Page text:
self employment income of an individual entitled to old age 
insurance benefits, to which a wife, divorced wife, husband, 
divorced husband, or child is entitled, until the total of such 
deductions equals such wife's, husband's, or child's insurance 
benefit or benefits under section 202 for any month in which 
such individual is under [the age of seventy] retirement age 
(as defined in section 216(l)) and for more than forty five 
hours of which such individual engaged in noncovered 
remunerative activity outside the United States.

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  (2) Deductions shall be made from any child's insurance 
benefit to which a child who has attained the age of eighteen 
is entitled, or from any mother's or father's insurance benefit 
to which a person is entitled, until the total of such 
deductions equals such child'sinsurance benefit or benefits or 
mother's or father's insurance benefit or benefits under section 202 
for any month in which such child or person entitled to mother's or 
father's insurance benefits is married to an individual under [the age 
of seventy] retirement age (as defined in section 216(l)) who is 
entitled to old-age insurance benefits and for more than forty-five 
hours of which such individual engaged in noncovered remunerative 
activity outside the United States.

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                  Months to Which Earnings Are Charged

  (f) For purposes of subsection (b)--
          (1) The amount of an individual's excess earnings (as 
        defined in paragraph (3)) shall be charged to months as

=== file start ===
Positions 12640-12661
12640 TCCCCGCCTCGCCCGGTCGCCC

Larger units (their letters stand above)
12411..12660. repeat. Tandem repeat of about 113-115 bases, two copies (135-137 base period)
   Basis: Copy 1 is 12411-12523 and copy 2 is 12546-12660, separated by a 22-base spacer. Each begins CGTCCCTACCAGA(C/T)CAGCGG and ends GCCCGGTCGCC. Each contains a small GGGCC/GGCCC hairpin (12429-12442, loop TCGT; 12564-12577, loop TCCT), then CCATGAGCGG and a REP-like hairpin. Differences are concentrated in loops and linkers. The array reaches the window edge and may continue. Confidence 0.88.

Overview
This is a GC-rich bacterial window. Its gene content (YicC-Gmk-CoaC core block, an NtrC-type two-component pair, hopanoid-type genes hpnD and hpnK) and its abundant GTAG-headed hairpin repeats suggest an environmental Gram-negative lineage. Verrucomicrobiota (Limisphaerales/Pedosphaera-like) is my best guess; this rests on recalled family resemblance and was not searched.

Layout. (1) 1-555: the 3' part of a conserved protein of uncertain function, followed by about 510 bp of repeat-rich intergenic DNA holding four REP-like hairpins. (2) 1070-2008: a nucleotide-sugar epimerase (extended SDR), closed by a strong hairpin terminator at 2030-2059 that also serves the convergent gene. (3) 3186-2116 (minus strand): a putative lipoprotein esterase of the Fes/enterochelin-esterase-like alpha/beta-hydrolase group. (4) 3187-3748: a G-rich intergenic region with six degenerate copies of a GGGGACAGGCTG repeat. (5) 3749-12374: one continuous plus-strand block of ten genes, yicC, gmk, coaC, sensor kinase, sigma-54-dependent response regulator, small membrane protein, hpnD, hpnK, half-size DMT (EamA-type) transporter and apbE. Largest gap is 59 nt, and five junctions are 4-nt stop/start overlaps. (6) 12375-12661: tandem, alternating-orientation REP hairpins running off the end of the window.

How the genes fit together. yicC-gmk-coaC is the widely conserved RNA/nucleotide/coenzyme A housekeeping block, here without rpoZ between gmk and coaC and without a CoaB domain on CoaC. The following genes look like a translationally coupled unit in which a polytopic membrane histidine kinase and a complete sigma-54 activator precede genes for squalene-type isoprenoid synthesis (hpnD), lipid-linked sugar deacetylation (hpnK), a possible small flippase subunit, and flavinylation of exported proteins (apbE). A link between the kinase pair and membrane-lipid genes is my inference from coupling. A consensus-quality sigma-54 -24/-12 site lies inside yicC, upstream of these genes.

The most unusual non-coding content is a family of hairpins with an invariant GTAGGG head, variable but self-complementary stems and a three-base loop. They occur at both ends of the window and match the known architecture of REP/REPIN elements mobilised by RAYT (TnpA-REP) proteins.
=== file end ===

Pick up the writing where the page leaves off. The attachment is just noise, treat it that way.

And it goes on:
follows: There shall be charged to the first month of 
        such taxable year an amount of his excess earnings 
        equal to the sum of the payments to which he and all 
        other persons (excluding divorced spouses referred to 
        in subsection (b)(2)) are entitled for such month under 
        section 202 on the basis of his wages and self-
        employment income (or the total of his excess earnings 
        if such excess earnings are less than such sum), and 
        the balance, if any, of such excess earnings shall be 
        charged to each succeeding month in such year to the 
        extent, in the case of each such month, of the sum of 
        the payments to which such individual and all such 
        other persons are entitled for such month under section 
        202 on the basis of his wages and self-employment 
        income, until the total of such excess has been so 
        charged. Where an individual is entitled to benefits 
        under section 202(a) and other persons (excluding 
        divorced spouses referred to in subsection (b)(2)) are 
        entitled to benefits under section 202(b), (c), or (d) 
        on the basis of the wages and self-employment income of 
        such individual, the excess earnings of such individual 
        for any taxable year shall be charged in accordance